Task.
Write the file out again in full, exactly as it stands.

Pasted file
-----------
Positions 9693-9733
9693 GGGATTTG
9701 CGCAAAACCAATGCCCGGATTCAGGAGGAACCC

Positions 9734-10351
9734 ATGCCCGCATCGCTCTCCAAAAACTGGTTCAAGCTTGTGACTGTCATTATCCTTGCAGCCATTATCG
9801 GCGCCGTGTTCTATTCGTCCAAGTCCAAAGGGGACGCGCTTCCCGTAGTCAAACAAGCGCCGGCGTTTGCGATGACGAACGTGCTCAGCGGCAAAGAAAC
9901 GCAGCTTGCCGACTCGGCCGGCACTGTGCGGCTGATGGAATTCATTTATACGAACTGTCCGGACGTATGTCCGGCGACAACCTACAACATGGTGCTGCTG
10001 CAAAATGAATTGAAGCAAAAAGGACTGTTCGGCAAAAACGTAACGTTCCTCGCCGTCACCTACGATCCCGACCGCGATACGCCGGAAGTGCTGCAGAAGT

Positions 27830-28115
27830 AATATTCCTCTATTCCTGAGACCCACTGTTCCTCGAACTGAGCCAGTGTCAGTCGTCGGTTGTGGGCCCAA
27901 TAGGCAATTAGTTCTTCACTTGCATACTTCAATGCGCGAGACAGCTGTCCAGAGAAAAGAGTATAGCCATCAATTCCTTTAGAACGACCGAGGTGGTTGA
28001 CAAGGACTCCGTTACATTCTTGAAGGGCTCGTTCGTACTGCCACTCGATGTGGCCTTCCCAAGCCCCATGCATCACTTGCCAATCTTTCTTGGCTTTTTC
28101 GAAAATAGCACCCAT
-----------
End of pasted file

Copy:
Positions 9693-9733
9693 GGGATTTG
9701 CGCAAAACCAATGCCCGGATTCAGGAGGAACCC

Positions 9734-10351
9734 ATGCCCGCATCGCTCTCCAAAAACTGGTTCAAGCTTGTGACTGTCATTATCCTTGCAGCCATTATCG
9801 GCGCCGTGTTCTATTCGTCCAAGTCCAAAGGGGACGCGCTTCCCGTAGTCAAACAAGCGCCGGCGTTTGCGATGACGAACGTGCTCAGCGGCAAAGAAAC
9901 GCAGCTTGCCGACTCGGCCGGCACTGTGCGGCTGATGGAATTCATTTATACGAACTGTCCGGACGTATGTCCGGCGACAACCTACAACATGGTGCTGCTG
10001 CAAAATGAATTGAAGCAAAAAGGACTGTTCGGCAAAAACGTAACGTTCCTCGCCGTCACCTACGATCCCGACCGCGATACGCCGGAAGTGCTGCAGAAGT

Positions 27830-28115
27830 AATATTCCTCTATTCCTGAGACCCACTGTTCCTCGAACTGAGCCAGTGTCAGTCGTCGGTTGTGGGCCCAA
27901 TAGGCAATTAGTTCTTCACTTGCATACTTCAATGCGCGAGACAGCTGTCCAGAGAAAAGAGTATAGCCATCAATTCCTTTAGAACGACCGAGGTGGTTGA
28001 CAAGGACTCCGTTACATTCTTGAAGGGCTCGTTCGTACTGCCACTCGATGTGGCCTTCCCAAGCCCCATGCATCACTTGCCAATCTTTCTTGGCTTTTTC
28101 GAAAATAGCACCCAT